A young woman just lost a coveted internship at NASA, and it all started with one little tweet...
"EVERYONE SHUT THE F--K UP/I GOT ACCEPTED FOR A NASA INTERNSHIP"
However, it's not the profanity in the tweet that cost her the job. It's how she reacted to someone who responded to her tweet that did it. As a result, she learned the hard way how much personal branding plays a role in your life.
People Hear What They See
When a well-known former NASA engineer sent a tweet back suggesting she be careful with her language, she failed to do two things:
1) Research who was sending her the message.
2) Consider the consequences of responding with arrogance.
The famous actress, Doris Day, once said, "People hear what the see." In the minds of those viewing your social media posts, you're revealing your true self. What people read comes to life in their heads. Without a well-defined personal brand, one simple snarky comment online is all it takes to be seen as a bad person. Or, in this case, someone who doesn't have the professionalism to work for NASA.
Personal Branding Has Been Around For Decades. Only Now, Social Media's Made It A Must-Do
The concept of having a personal brand was presented years ago by Tom Peters in an article for Fast Company magazine. In it, he explained why we needed to see ourselves as businesses-of-one and market ourselves accordingly. However, this was before social media was mainstream. Now, everything you post is open to interpretation and part of your personal brand. Like it or not, you must consider the implications of the all-access pass people have to you online. And, if you think choosing to not engage on social media is the answer, think again. Even intentionally not branding yourself online has ramifications. At Work It Daily we say, "brand or BE branded." Choosing not to take ownership of your personal brand still sends a message. Such as:
I'm not tech-savvy.
My work is not valuable.
I have something to hide.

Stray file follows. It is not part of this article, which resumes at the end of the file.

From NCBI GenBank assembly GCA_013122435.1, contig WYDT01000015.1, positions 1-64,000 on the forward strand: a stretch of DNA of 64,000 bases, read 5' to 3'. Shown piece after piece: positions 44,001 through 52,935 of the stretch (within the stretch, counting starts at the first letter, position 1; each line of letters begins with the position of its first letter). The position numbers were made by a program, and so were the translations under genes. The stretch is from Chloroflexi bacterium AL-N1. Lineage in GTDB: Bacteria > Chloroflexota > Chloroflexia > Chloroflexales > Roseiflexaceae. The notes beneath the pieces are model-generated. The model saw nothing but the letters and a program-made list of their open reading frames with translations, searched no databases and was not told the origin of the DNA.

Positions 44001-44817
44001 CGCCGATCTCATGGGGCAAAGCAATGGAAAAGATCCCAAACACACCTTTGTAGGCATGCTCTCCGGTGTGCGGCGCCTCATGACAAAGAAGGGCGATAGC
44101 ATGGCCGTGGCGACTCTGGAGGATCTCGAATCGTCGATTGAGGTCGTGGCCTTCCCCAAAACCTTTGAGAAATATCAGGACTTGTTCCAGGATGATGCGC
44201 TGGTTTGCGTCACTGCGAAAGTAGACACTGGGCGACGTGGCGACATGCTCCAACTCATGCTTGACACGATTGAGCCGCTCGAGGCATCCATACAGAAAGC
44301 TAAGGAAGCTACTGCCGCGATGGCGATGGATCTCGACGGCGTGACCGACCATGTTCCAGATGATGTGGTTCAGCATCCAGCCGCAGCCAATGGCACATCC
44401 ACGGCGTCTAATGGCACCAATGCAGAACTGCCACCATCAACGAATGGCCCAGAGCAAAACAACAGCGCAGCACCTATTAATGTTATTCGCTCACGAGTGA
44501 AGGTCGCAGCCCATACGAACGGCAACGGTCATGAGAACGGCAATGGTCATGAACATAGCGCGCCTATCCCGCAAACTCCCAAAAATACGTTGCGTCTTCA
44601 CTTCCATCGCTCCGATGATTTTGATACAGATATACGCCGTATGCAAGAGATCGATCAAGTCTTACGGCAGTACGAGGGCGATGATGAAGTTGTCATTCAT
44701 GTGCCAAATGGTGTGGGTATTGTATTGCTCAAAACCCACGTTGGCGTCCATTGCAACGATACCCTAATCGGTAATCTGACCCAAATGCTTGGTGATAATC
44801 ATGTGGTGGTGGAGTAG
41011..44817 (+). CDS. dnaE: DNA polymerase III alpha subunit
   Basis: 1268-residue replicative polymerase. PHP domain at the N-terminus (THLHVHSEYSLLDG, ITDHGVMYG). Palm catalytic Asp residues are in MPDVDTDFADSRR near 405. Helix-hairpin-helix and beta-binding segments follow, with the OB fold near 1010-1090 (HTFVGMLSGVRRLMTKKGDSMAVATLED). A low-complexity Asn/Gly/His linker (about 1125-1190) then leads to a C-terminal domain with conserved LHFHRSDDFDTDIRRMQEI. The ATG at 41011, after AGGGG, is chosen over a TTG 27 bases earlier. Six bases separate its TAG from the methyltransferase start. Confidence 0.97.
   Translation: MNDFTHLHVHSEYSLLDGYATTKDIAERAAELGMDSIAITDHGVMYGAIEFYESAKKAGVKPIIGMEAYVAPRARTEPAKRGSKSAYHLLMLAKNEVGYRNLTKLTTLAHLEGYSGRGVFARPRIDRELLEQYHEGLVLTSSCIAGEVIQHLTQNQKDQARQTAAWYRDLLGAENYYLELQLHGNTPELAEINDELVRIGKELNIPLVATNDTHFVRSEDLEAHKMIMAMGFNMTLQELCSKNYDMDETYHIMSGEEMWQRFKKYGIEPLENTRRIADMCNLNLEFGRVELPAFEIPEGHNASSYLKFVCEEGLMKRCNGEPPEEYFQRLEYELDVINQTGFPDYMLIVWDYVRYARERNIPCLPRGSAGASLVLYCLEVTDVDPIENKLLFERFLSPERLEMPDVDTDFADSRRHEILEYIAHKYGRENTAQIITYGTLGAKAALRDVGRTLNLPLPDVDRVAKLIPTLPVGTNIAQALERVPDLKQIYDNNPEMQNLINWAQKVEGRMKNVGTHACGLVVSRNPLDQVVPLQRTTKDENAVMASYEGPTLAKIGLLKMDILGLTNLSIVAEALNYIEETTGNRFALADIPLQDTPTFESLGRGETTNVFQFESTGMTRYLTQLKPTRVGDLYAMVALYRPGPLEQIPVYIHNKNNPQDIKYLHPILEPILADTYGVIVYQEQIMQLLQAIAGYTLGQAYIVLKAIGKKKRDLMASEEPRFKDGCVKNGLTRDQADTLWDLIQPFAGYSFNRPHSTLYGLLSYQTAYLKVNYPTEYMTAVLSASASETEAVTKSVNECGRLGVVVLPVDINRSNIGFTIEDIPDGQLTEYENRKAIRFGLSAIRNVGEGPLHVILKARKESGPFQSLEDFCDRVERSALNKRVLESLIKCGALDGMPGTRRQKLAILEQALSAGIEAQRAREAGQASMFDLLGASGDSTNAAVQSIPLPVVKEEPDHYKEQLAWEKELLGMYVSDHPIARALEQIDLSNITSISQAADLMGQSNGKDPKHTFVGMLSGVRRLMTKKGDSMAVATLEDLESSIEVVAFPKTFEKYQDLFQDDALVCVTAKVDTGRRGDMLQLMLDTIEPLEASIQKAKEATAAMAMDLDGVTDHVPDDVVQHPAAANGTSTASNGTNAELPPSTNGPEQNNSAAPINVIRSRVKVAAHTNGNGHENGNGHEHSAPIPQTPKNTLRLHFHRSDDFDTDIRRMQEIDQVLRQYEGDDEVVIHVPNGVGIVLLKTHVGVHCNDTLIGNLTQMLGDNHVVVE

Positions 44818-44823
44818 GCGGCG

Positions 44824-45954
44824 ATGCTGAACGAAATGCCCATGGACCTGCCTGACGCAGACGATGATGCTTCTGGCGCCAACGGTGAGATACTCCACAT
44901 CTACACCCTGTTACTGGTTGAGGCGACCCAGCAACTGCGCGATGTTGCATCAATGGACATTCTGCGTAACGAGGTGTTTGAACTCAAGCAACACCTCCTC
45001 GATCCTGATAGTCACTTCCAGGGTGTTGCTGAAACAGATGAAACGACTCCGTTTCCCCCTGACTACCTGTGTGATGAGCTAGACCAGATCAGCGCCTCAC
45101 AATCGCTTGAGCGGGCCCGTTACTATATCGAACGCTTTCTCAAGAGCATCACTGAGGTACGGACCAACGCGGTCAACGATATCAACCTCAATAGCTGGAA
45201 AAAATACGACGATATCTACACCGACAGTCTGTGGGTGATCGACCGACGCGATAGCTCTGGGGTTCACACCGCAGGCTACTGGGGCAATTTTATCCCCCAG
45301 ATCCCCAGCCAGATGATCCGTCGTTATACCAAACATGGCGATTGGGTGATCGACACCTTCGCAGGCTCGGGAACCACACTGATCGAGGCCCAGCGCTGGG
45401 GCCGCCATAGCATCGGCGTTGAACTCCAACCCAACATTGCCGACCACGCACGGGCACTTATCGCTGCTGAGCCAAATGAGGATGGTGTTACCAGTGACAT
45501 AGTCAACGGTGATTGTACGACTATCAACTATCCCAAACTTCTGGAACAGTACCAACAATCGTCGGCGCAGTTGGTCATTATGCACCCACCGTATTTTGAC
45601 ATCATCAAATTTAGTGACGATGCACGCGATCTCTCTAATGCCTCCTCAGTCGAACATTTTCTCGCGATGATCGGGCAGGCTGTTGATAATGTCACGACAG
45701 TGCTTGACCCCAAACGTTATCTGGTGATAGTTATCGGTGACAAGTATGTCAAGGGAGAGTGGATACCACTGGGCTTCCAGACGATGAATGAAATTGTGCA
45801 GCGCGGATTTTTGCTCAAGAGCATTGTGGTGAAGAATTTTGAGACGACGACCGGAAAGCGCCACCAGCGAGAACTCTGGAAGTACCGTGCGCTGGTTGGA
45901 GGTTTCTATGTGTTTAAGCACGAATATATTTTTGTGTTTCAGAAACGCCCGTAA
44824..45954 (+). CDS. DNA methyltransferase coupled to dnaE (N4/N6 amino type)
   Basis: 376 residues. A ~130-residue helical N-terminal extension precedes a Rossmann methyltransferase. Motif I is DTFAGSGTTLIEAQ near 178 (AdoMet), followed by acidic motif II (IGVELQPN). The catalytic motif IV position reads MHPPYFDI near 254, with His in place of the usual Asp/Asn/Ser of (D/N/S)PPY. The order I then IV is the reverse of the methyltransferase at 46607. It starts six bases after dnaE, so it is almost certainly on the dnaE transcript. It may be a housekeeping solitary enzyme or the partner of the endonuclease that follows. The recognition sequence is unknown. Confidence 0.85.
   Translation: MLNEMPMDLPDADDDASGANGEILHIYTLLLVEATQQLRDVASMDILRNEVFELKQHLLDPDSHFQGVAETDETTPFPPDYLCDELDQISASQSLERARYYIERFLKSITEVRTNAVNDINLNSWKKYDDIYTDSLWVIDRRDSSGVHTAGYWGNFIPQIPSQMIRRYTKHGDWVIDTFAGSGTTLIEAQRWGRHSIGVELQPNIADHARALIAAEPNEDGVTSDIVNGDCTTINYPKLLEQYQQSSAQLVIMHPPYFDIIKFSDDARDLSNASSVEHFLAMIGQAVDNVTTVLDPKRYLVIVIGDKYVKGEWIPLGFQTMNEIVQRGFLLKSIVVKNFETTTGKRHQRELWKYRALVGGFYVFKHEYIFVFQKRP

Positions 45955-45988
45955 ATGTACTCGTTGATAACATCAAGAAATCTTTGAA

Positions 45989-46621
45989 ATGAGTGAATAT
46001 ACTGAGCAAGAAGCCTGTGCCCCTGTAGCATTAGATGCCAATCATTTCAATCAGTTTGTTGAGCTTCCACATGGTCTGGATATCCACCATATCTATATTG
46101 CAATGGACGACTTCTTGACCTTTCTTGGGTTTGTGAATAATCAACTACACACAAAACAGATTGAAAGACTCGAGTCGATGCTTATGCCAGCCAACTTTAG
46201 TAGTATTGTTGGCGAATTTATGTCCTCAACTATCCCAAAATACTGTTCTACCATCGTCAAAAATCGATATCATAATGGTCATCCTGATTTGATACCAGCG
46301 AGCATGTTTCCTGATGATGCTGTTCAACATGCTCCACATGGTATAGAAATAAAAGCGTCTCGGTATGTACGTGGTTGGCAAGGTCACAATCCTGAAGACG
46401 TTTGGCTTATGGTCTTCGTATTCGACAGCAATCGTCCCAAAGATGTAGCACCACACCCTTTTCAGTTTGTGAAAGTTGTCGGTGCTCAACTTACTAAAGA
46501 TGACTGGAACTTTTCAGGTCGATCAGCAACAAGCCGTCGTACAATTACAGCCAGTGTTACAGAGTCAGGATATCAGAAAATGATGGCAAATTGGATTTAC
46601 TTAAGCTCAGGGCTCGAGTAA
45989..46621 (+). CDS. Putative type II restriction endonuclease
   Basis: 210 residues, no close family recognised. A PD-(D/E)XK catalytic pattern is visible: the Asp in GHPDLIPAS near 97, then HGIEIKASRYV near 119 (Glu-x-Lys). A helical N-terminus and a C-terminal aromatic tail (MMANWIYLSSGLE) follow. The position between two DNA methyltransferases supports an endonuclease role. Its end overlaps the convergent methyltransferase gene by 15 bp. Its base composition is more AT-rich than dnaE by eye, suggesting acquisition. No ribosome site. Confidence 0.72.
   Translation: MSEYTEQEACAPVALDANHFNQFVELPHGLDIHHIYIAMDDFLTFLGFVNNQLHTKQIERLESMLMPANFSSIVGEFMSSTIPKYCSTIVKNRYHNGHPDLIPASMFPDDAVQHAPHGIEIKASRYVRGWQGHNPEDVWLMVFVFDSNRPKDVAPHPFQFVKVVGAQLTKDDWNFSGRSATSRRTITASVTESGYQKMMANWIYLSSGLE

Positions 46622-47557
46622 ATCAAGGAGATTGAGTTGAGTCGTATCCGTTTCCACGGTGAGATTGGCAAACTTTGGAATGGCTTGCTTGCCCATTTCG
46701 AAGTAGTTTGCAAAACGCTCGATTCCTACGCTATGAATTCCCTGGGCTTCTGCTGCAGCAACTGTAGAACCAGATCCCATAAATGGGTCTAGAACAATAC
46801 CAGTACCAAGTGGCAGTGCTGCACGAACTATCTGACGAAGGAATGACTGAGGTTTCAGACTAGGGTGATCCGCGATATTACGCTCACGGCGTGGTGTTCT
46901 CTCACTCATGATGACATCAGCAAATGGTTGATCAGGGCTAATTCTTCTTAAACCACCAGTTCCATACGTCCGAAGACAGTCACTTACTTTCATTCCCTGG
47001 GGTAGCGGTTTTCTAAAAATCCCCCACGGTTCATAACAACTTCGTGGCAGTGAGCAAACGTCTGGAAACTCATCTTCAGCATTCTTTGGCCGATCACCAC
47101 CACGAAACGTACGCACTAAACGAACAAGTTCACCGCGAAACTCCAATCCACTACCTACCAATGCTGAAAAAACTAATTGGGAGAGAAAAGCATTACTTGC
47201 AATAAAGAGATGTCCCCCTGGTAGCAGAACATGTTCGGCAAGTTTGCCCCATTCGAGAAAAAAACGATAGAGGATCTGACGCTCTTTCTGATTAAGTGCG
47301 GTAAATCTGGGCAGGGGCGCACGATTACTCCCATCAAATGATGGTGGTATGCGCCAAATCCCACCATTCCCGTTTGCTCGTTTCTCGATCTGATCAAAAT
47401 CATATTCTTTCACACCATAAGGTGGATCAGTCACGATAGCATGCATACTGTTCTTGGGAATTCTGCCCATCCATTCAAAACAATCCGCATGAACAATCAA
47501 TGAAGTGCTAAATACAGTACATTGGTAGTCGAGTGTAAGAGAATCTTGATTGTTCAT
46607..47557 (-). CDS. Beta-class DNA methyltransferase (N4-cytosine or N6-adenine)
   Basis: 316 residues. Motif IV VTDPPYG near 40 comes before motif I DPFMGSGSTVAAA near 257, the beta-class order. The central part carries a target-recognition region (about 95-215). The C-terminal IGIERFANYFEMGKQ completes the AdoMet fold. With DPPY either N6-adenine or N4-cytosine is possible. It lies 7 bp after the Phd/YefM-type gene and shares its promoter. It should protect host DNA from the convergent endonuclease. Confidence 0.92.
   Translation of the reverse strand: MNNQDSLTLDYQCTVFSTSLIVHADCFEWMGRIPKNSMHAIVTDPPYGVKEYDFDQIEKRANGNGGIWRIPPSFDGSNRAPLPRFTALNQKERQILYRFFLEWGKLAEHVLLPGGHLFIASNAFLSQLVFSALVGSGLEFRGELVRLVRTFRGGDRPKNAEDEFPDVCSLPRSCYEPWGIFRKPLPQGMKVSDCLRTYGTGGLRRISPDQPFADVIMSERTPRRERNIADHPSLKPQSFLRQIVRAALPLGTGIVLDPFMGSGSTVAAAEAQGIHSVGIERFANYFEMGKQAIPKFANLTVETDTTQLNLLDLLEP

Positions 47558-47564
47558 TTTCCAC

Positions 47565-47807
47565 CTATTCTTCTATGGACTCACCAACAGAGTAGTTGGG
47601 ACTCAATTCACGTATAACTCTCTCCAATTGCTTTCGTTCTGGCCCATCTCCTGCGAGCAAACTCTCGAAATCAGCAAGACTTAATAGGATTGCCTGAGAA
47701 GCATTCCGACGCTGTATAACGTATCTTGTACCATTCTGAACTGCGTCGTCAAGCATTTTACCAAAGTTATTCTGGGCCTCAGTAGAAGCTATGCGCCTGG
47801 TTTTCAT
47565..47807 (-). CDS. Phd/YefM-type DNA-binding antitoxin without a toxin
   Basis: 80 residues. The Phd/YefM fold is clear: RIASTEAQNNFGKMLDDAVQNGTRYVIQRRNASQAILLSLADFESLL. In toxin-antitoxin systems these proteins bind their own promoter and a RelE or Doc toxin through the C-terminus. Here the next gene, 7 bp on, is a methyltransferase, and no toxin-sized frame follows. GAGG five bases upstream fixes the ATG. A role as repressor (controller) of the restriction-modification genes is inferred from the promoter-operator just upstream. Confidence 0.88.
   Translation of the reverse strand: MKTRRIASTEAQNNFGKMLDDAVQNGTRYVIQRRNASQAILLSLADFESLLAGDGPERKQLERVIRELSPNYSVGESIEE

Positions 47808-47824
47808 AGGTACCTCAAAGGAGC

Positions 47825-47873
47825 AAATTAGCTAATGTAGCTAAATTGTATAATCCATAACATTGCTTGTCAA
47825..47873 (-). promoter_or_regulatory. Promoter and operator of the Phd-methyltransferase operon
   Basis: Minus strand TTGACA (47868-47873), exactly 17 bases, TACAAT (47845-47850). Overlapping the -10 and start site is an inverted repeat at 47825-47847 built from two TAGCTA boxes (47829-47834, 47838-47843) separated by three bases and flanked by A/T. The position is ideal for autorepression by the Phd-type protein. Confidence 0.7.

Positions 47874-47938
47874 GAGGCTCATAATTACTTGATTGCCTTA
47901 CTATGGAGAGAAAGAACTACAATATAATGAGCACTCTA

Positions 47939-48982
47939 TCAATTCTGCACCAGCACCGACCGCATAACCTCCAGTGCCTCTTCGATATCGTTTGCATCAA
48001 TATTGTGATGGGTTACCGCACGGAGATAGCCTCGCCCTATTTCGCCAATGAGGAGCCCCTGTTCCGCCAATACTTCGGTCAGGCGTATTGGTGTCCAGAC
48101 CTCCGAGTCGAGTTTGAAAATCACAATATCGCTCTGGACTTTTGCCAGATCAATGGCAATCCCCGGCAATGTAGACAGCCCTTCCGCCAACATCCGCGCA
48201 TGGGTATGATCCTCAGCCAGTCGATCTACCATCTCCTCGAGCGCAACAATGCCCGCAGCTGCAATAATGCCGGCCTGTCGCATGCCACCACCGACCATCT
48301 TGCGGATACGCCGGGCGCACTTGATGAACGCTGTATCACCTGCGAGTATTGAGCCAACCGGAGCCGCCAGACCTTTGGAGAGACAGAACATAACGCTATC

Moreover, not dealing correctly with people who react and respond to your personal brand via social media (especially, if they don't agree with you), can impact your reputation i.e. for the young woman in this story, it cost her the job.
In Personal Branding, There's A Difference Between Transparency & Being Short-Sighted
For those of you that will argue she was just being her authentic self and that she shouldn't be penalized for her unbridled excitement, I ask you to consider this: there's a difference between being transparent and being short-sighted. Putting ourselves out there with intention and considering how others will respond to us is a choice. The good news is the former NASA engineer sees she made a rookie mistake and is even trying to help her find another job. However, most of us would not be that lucky. To avoid this, consider evaluating how you want to be understood in the world and think about what you could proactively share about yourself online so you can be in control of the conversation surrounding you as a professional.
P.S. - The most important thing to know about personal branding is both quality and quantity play a factor. The more you are willing to reveal about yourself online and the more thought you put into it, the easier it is for people to feel connected to you. Which means, should you have a slip up, they will be more likely to give you the benefit of the doubt. Having a personal branding strategy is something every savvy professional needs today.